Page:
Both urgent and non-urgent evacuations follow a distinct pattern that peaks in 2017, with a second peak in 2019. 2017 was the most deadly year for terrorist attacks in Britain in over a decade. This makes it difficult to disentangle the effect of messaging from the very real increase in frequency of deadly attacks. However, it is notable that the increase in both urgent and non-urgent evacuations correlates with an increase in the threat level through which government messaging to the public encouraged continued vigilance. Furthermore, while the terror threat level may be abstract, government advice if caught in a terror attack is the much more direct behavioural instruction to ‘Run, Hide, Tell’.

Graph 3 below illustrates the correlation.

With the benefit of hindsight, running from an ambiguous noise that turns out to be a false alarm may seem like an irrational overreaction from the public. You are very unlikely to be caught up in a terrorist incident and extremely unlikely to be injured or die as a result of one. However, a climate of heightened vigilance reflecting an increase in deadly attacks, increasingly visible counter-terrorism policing operations, and sensationalist media discourse meant an attack on Oxford Street was plausible. Furthermore, much like members of the public involved in the ‘stampede’, emergency services acted as if they were dealing with a real attack. Armed police and paramedics rushed to the scene, shops and roads were closed, and shoppers faced a range of instructions to avoid the area or shelter in shops. In this context, a calculation that the possible cost of not acting and being caught in an attack came to outweigh the risk of acting and looking foolish. As previously mentioned the government’s advice if caught in a terror attack is to ‘Run, Hide, Tell’. Rather than over-reacting, arguably the public followed the government’s advice.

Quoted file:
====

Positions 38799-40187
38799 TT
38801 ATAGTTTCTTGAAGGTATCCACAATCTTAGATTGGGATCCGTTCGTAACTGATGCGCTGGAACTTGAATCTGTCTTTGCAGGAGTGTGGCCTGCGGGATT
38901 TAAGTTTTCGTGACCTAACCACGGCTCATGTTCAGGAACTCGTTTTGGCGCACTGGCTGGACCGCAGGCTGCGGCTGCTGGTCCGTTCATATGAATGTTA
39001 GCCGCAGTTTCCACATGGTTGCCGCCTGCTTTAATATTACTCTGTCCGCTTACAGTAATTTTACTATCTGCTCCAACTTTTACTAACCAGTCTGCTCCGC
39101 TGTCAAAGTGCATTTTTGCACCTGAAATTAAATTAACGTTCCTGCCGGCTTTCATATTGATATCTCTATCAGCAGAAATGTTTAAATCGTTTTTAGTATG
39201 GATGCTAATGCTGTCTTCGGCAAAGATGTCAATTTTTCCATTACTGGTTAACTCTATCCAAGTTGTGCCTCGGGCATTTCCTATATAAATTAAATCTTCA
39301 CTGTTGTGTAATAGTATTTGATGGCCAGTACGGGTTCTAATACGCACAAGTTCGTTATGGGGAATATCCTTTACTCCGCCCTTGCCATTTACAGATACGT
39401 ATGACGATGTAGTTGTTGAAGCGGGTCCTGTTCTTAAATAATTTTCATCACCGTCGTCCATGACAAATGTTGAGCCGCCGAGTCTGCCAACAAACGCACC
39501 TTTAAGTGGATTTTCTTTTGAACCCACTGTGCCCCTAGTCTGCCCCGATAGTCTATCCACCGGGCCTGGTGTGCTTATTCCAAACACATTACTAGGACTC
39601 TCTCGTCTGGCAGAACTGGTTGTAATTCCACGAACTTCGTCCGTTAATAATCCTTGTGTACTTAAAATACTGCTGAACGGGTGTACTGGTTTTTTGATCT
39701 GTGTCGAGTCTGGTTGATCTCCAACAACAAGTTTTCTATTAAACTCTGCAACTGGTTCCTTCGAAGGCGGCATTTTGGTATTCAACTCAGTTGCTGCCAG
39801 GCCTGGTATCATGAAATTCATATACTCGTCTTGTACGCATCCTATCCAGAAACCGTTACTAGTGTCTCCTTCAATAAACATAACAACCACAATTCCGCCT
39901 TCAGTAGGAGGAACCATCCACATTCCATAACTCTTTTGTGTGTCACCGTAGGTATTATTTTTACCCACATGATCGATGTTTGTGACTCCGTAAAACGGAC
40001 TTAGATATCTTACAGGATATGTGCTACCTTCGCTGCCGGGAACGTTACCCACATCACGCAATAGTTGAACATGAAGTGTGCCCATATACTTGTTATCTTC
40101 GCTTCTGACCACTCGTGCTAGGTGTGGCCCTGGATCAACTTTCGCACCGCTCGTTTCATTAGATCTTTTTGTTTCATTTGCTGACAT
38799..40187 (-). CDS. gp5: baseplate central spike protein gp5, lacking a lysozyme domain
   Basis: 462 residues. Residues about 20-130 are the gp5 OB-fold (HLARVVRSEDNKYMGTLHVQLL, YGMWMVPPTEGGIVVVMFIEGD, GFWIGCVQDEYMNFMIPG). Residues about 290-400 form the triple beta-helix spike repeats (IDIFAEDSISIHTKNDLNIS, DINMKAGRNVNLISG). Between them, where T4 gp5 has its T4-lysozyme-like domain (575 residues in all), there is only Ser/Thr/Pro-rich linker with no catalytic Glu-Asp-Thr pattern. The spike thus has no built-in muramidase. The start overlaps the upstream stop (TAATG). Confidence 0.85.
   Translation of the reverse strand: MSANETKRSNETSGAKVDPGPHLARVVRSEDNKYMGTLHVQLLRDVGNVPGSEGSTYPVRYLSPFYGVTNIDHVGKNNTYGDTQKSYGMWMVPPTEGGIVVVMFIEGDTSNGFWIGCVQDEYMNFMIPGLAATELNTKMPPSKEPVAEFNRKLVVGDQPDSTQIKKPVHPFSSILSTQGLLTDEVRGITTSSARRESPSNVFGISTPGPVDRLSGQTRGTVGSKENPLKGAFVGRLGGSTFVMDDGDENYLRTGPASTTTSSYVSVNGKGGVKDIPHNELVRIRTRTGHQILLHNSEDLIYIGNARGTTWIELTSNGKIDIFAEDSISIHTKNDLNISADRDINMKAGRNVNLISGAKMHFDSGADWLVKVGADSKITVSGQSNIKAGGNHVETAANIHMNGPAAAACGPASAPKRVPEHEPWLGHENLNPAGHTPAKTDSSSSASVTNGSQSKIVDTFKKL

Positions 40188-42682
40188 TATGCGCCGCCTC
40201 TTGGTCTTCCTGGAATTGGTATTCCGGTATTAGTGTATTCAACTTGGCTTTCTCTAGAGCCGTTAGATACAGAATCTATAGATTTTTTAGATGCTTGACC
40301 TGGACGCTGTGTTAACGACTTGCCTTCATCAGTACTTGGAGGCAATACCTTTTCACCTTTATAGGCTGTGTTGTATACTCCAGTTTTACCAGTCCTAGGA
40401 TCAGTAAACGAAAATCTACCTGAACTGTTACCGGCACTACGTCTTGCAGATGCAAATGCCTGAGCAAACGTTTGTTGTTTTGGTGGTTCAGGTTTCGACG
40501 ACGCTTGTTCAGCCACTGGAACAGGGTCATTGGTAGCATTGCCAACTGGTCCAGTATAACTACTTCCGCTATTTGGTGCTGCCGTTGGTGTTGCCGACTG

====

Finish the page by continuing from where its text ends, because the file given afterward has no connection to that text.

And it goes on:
Moreover, 2017 did see an increase in both the frequency and severity of terror attacks. There was an objectively higher risk of being subjected to a terror attack that year. The risk remained extremely small for an average member of the public but it was greater. Evaluation of this risk may also have been altered by the sensationalist media reports that reported false alarms as if they were near misses rather than misperceptions. Despite this, people were ridiculed for ‘panicking’ (especially Olly Murs).